Here’s the thing about success. It’s not down to talent, or being deserving, or getting a leg-up, or luck (although getting a leg-up and luck certainly do help).
Success is, as Winston Churchill once said, “Going from failure to failure without loss of enthusiasm.”
Of course, if you’re Gerald Ratner and you’ve just destroyed your multi-billion pound family business, you’re allowed to spend a little while feeling sorry for yourself.
As he said, this epic failure (and it was an epic failure), “really kind of got him down a bit.”
He drifted through the next few years; nobody wanted to do business with him (big surprise), no bank would lend to him (big surprise), and he had nothing.
So he tried a few things. Looked for a few jobs. Failed.
Until one day, he saw a property in Henley-on-Thames. It was up for around £1million… and would make the perfect health club. He knew he could turn it into a successful business fast, so he went to the bank and presented his idea…
…but they laughed him out of the door.
As did the next bank, and the next.
You’re probably as unsurprised by this turn of events as I am.
But Ratner didn’t give up. Instead, utterly convinced he was going to make a go of this, he put an advert in the paper — a strong advert that sold the benefits of the club and made much of the fact that membership was free… (I looked everywhere for this ad, but couldn’t find it)
And 500 people signed up straight away.
So he went back to the banks and eventually found one that would lend to him. That was all he needed to build the business.
He set it up in 1996 and in 2001, he sold it for a cool £3.9million.
How many people would have given up after the banks said “no” the first time? Most people. Hell, how many people would have given up after the truly epic fail that destroyed the jewellery business? Almost everyone, I’d wager.
It’s the business owners who never give up, who bounce from failure to failure, who take a chance, who find success.
If you want to succeed in business and in life, you have to take your courage in both hands and take a chance. Do something scary and slightly dangerous. What’s the worst that could happen if it all goes Pete Tong?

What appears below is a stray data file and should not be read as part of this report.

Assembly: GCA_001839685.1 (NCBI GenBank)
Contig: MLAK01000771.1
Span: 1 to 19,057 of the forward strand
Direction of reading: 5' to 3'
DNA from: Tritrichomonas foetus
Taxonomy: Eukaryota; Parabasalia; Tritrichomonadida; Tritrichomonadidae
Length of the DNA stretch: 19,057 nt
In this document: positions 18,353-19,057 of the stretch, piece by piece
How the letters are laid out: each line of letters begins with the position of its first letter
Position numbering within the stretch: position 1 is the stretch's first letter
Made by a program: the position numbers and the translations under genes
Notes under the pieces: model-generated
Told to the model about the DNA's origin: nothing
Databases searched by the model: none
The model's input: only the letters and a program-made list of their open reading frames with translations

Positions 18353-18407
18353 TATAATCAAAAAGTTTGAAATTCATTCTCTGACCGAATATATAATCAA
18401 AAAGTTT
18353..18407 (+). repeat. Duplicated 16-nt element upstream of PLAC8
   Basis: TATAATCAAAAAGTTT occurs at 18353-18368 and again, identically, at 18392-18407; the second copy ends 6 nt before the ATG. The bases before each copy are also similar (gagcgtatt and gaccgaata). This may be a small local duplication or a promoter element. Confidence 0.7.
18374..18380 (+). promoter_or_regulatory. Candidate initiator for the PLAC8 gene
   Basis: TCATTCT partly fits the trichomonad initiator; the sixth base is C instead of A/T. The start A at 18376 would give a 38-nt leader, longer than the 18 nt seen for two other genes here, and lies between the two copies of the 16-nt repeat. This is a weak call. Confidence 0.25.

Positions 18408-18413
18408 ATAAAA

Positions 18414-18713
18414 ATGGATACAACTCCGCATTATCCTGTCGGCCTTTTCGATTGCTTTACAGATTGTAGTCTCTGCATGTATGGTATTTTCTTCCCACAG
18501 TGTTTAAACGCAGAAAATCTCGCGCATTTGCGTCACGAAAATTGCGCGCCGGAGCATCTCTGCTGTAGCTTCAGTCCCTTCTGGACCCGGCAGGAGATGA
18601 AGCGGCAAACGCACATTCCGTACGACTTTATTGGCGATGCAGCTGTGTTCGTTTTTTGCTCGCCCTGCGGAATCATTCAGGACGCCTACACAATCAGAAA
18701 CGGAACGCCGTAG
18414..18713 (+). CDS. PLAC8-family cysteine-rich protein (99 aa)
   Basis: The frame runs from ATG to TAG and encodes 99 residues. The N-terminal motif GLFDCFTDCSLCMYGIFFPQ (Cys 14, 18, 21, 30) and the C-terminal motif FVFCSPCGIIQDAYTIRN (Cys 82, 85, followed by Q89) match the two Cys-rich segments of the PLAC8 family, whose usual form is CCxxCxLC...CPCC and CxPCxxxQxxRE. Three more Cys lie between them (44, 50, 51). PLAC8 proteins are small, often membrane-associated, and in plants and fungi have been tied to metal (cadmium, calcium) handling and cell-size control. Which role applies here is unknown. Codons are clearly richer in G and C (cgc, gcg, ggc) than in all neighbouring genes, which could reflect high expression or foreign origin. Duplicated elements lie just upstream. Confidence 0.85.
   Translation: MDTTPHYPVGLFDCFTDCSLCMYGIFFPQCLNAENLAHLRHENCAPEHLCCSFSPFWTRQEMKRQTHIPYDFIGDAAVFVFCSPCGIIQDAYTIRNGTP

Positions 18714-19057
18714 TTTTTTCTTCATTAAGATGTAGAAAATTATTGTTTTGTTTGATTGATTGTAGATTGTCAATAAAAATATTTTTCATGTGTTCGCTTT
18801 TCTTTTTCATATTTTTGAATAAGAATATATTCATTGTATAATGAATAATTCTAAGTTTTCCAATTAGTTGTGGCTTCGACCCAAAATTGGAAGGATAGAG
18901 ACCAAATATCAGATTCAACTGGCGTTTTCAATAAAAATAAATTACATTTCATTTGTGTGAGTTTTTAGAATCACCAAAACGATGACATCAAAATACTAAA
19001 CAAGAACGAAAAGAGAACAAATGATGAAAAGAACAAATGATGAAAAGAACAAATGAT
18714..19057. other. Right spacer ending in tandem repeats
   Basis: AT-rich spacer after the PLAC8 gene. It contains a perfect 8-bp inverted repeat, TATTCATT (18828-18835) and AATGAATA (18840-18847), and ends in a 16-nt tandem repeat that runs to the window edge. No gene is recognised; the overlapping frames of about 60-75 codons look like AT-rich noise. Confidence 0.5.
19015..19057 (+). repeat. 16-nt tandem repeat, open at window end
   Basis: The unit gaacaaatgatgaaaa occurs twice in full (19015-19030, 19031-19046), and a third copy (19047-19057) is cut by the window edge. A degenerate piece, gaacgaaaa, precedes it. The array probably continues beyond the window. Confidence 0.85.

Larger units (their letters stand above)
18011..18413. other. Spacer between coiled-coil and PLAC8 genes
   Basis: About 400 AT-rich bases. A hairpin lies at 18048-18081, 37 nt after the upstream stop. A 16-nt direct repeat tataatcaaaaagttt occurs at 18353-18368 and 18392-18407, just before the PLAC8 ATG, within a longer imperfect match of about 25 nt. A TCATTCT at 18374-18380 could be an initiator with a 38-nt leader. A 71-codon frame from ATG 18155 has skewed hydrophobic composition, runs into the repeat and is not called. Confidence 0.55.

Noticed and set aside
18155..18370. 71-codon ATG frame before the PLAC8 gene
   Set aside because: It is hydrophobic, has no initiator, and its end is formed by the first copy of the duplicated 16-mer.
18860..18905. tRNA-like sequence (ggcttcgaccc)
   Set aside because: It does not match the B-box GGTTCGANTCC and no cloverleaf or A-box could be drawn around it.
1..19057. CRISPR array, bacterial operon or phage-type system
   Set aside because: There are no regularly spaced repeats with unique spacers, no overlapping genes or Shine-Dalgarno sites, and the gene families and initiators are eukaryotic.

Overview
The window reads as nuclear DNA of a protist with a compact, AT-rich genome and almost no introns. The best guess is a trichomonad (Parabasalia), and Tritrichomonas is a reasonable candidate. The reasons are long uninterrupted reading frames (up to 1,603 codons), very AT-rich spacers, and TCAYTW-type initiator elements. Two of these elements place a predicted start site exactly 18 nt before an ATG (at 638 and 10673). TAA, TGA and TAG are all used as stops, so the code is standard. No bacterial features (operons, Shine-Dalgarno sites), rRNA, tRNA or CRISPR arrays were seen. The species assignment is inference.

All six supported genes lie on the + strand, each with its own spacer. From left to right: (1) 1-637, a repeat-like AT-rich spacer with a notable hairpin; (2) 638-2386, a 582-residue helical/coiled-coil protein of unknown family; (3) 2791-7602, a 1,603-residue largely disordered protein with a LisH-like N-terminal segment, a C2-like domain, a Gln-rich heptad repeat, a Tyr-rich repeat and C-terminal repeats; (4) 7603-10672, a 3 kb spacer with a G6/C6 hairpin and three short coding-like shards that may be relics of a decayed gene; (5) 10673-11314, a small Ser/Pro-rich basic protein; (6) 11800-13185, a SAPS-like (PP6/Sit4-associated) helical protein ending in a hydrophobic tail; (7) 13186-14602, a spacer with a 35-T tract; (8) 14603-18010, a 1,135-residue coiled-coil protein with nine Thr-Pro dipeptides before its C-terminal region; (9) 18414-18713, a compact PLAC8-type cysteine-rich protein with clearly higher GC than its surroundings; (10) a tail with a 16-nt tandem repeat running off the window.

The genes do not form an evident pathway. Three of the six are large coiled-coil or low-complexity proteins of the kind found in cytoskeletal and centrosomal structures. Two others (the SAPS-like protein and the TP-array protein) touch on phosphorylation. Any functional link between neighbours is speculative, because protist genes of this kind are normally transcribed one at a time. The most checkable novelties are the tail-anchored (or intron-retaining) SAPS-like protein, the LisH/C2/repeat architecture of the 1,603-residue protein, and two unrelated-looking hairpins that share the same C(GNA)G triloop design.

That’s why I do what I do. I want to help small business owners take those chances and do the scary things. I’m the hand-holder, the encourager, the arse-kicker — and I’m constantly astonished at what my Members are doing and achieving.
Even the small actions all add up. And each small action makes the next one easier.
Fancy a bit of that? Buy a copy of my book, Business For Superheroes here.
Vicky Fraser is a copywriter, author, and entrepreneur. She really did run away with the circus… but when she’s not swinging from a trapeze, she’s showing other copywriters and small business owners how to work with better clients, make more money, and stop missing bathtimes, first words, and dinners with angry partners. In fact, she wrote the book on it. Get your copy here.
PS I try to walk my talk, you know. In business and in life. So last night I did something scary. I went along to an adult gymnastics class (I’ve been wanting to start gymnastics for ages) and talked to strangers. Then I did my first ever somersault. Into a foam pit. Standing on the edge of the mat, looking down, I took that little leap of faith, tucked my head between my knees, and sailed through the air.
And you know what? It was brilliant. So I did it again, and again, and again… because that’s how we get good at stuff.
Make yourself this promise today: “I’m going to do some kind of scary somersault today. Something that scares me. Because growth only happens at the edges.”